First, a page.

For centuries, Roman Catholics and Protestants have sparred over their many differences. Every aspect of their theologies have been carefully examined, contrasted, and debated by church leaders and theologians on both sides of the Tiber. However, it has been far less common for Western theologians of any stripe to engage with the third great branch of Christendom: the Eastern Orthodox church.
Every so often, atrocities rise to the level of global attention in a way that triggers and disturbs our conscience, and evokes a collective outcry of “No! This isn’t right! This needs to stop.” These instances are sadly rare, not in the sense that the atrocities are rare—they are not—but rare in the sense that we as human beings and societies seldom have the moral sense and courage to decry patently wrong behaviors with a unified voice. In the aftermath of moral outrage, the question which always follows is: “How do we fix this? What problems should we address?”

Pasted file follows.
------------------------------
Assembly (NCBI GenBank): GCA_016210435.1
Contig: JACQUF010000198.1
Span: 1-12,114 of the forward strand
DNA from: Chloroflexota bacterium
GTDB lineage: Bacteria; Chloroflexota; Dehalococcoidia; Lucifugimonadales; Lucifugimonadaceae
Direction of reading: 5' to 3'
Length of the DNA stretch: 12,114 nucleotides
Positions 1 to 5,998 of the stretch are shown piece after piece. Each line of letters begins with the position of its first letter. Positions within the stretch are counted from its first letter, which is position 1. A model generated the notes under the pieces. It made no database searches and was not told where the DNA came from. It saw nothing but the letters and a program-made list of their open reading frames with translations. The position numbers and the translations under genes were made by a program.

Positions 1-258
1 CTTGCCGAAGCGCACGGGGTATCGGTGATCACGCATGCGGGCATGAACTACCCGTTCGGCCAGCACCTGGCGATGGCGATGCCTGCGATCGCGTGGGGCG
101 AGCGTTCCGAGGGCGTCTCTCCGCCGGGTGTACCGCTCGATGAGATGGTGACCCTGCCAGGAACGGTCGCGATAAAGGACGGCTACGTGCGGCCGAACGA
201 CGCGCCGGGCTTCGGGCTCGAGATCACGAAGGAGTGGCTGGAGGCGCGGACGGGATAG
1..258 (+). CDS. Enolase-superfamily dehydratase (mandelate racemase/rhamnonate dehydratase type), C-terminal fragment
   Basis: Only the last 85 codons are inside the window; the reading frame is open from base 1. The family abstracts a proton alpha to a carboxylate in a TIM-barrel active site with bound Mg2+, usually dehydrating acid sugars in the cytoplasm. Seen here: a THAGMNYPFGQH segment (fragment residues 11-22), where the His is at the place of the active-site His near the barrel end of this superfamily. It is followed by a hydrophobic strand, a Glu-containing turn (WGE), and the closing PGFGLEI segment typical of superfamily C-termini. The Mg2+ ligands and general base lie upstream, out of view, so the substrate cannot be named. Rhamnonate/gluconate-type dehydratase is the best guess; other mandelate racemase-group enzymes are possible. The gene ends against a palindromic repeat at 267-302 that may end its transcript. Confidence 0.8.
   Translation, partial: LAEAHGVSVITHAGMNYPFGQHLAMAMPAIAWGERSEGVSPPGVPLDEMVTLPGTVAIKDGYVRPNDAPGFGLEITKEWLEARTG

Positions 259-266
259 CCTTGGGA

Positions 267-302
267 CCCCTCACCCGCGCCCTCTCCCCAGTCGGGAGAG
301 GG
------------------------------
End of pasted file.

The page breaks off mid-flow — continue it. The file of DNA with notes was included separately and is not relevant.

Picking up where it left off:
Anne Ross Cundell Cousin – A Compassionate Friend
Anne’s Early Life
Samuel Miller – Conscientious Pastor and Teacher
Basic information – four ideas
Looking for the Lost
Little Bo-Peep has lost her sheep and doesn’t know where to find them;
Leave them alone and they will come home, wagging their tails behind them.
How are God’s people to respond? We remind each other:
- Jesus will never leave us nor forsake us.[i]
The Doctrine of Angels
With All Your Heart